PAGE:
Mini-Black Holes? Extra Dimensions? CERN Has An Exciting Week Ahead

Ever (ever) wonder (wonder) about (about) parallel (parallel) universes (universes)?  We might learn a whole lot more about them after a new round of experiments at CERN this week...

Smashing atoms, looking smashing.
(Image courtesy en.wikipedia.org.)




According to express.co.uk, the Large Hadron Collider (LHC) based at the CERN center in Switzerland is going to be smashing more than just atoms this week...it might smash straight into another dimension.  The massive atom smasher will be running at its highest capacity ever, for the purpose of detecting (or possibly even creating) miniature black holes.

The experiment, which scientists say will NOT create a black hole that swallows our own universe whole, intends to attempt to create miniature black holes to observe whether gravity "leaks" into other dimensions.

Yes, this could get weird...but in a good, scientific way.
(Image courtesy pixgood.com.)

What?  How?  Huh?  Don't worry if this sounds like a bit of a mind-bender...even the scientists involved aren't exactly sure of what's going to happen, or how.  Mir Faizal, one of the three physicists running the project, explains it as such:

“Just as many parallel sheets of paper, which are two dimensional objects [breadth and length] can exist in a third dimension [height], parallel universes can also exist in higher dimensions...Normally, when people think of the multiverse, they think of the many-worlds interpretation of quantum mechanics, where every possibility is actualised.  This cannot be tested and so it is philosophy and not science.  This is not what we mean by parallel universes. What we mean is real universes in extra dimensions.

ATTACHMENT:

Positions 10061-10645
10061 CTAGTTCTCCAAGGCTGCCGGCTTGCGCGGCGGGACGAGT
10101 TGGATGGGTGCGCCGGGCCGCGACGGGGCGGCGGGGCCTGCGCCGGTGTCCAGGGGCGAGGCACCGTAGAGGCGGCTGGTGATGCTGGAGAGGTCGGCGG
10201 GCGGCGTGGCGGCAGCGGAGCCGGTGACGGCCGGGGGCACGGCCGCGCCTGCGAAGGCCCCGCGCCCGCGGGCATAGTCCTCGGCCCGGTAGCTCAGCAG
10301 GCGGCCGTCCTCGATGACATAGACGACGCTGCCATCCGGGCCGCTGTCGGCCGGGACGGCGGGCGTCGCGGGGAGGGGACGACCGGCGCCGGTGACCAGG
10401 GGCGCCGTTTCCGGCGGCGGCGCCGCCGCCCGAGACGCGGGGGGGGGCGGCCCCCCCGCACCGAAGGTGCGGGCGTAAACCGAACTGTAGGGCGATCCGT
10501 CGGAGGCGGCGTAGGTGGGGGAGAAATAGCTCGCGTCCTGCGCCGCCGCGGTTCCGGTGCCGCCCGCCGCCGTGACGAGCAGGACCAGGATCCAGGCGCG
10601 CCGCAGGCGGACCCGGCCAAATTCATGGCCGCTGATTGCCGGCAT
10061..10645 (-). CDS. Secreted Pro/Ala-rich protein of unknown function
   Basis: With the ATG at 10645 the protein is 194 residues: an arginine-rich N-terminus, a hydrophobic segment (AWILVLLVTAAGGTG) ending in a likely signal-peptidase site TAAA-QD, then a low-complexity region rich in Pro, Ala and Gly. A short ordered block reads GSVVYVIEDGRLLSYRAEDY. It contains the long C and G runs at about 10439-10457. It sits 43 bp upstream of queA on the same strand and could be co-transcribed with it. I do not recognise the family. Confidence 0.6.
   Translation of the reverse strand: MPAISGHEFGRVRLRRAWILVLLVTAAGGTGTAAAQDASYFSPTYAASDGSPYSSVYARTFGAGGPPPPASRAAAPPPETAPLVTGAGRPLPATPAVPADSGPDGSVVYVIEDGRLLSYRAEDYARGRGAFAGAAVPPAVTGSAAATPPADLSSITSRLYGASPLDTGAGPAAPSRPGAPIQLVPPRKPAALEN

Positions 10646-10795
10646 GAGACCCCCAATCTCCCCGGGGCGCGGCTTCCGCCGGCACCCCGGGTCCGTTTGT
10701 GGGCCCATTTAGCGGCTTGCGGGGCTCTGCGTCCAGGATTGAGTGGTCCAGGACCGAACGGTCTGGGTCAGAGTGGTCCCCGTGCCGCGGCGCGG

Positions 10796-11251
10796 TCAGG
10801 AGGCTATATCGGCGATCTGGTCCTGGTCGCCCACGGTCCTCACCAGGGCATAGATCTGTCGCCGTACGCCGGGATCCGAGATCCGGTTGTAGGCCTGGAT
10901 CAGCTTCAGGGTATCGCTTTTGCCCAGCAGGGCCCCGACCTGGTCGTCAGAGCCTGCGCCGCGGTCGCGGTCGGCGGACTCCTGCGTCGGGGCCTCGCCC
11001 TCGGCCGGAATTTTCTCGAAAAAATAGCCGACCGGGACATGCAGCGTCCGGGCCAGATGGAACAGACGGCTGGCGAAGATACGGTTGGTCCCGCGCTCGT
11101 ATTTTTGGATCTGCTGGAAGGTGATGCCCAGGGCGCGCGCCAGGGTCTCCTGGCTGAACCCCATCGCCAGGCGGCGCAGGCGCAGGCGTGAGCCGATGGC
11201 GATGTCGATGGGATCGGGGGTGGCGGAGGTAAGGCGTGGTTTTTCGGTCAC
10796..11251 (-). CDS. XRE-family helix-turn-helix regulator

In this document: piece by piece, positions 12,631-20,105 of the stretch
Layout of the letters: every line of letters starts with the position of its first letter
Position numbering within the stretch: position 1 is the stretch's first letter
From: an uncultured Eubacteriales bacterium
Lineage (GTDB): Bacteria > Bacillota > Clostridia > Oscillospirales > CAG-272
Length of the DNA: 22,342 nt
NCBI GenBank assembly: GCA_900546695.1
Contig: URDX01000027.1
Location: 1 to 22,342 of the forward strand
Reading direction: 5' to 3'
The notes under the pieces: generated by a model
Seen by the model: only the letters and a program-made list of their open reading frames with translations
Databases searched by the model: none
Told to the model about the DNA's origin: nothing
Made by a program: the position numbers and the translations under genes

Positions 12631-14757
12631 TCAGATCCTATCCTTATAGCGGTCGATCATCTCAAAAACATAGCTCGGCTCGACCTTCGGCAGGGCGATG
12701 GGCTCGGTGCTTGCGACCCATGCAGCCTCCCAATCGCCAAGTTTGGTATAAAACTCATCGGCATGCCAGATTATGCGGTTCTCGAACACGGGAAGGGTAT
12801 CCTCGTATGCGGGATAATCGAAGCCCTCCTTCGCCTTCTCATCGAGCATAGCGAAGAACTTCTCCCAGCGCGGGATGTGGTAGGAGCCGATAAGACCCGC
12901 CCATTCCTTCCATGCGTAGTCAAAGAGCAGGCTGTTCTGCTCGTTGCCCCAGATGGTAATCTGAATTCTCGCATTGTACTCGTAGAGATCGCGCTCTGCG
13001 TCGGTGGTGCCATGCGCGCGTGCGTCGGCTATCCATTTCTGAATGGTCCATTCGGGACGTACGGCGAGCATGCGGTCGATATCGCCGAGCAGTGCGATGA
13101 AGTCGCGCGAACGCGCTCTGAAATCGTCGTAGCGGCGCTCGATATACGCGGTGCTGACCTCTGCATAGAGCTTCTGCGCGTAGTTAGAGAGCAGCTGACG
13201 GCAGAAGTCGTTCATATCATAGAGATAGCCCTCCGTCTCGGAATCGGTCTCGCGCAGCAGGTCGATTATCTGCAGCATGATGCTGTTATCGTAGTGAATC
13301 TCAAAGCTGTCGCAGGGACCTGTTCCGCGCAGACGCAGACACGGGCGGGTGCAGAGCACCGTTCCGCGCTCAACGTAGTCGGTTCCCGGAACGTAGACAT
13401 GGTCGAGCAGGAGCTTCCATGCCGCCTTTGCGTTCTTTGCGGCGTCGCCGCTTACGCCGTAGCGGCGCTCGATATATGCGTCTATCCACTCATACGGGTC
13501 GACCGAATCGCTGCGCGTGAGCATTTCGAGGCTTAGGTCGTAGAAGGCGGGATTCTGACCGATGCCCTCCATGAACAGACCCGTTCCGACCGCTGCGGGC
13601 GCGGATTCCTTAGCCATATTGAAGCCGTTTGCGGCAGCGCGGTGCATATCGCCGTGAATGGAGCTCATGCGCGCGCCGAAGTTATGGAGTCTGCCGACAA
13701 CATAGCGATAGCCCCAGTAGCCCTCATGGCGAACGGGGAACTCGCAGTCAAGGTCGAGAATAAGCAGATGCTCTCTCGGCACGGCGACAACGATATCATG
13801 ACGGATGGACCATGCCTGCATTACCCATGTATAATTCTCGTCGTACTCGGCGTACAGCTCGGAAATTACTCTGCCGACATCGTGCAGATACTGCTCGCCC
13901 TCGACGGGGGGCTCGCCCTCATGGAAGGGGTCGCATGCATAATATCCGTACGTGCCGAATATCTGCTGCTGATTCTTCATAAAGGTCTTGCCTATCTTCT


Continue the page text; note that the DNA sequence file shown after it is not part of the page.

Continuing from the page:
{If} gravity can flow out of our universe into the extra dimensions, such a model can be tested by the detection of mini black holes at the LHC.  We have calculated the energy at which we expect to detect these mini black holes in ‘gravity's rainbow’ [a new scientific theory].  If we do detect mini black holes at this energy, then we will know that both gravity's rainbow and extra dimensions are correct."

Mini-black holes could lead to big discoveries.
(Image courtesy atramateria.com.)

This sort of experiment isn't as simple as chasing a rainbow of gravity, or poking a hole in space-time. The LHC operates on the order of trillions of volts - known as Tera electron volts or TeVs. Previous experiments have utilized up to 5.3 TeVs, but this attack on our known reality (according to a model of the experiment) will require close to or over double that, namely 9.5 TeV for black holes to appear in six dimensions or 11.9 TeV for ten.

Ten extra dimensions, you read that correctly. Located using black holes made from over ten trillion volts of energy. Well, the denizens of those dimensions sure can't say we didn't try to say hi. And if the experiment is unsuccessful this time, we've even accounted for what might need to be looked for in the future.

Provided that we still have a future.  (Don't worry, science says we're safe.)
Image courtesy jjbiel-goebel.com.)

According to the International Business Times, Mohammed M. Khalil, another researcher involved in the project, said, "If black holes are not detected at the predicted energy levels, this would mean one of three possibilities. One, extra dimensions do not exist. Two, they exist, but they are smaller than expected. Or three, the parameters of gravity's rainbow need to be modified."

Extra dimensions or not, some interesting new ideas will come to light from this attempt at chasing darkness.

Humanity didn't build this giant device to smash tiny particles for nothing.  Bring it, fresh physics!
(Image courtesy physicsdatabase.com.)

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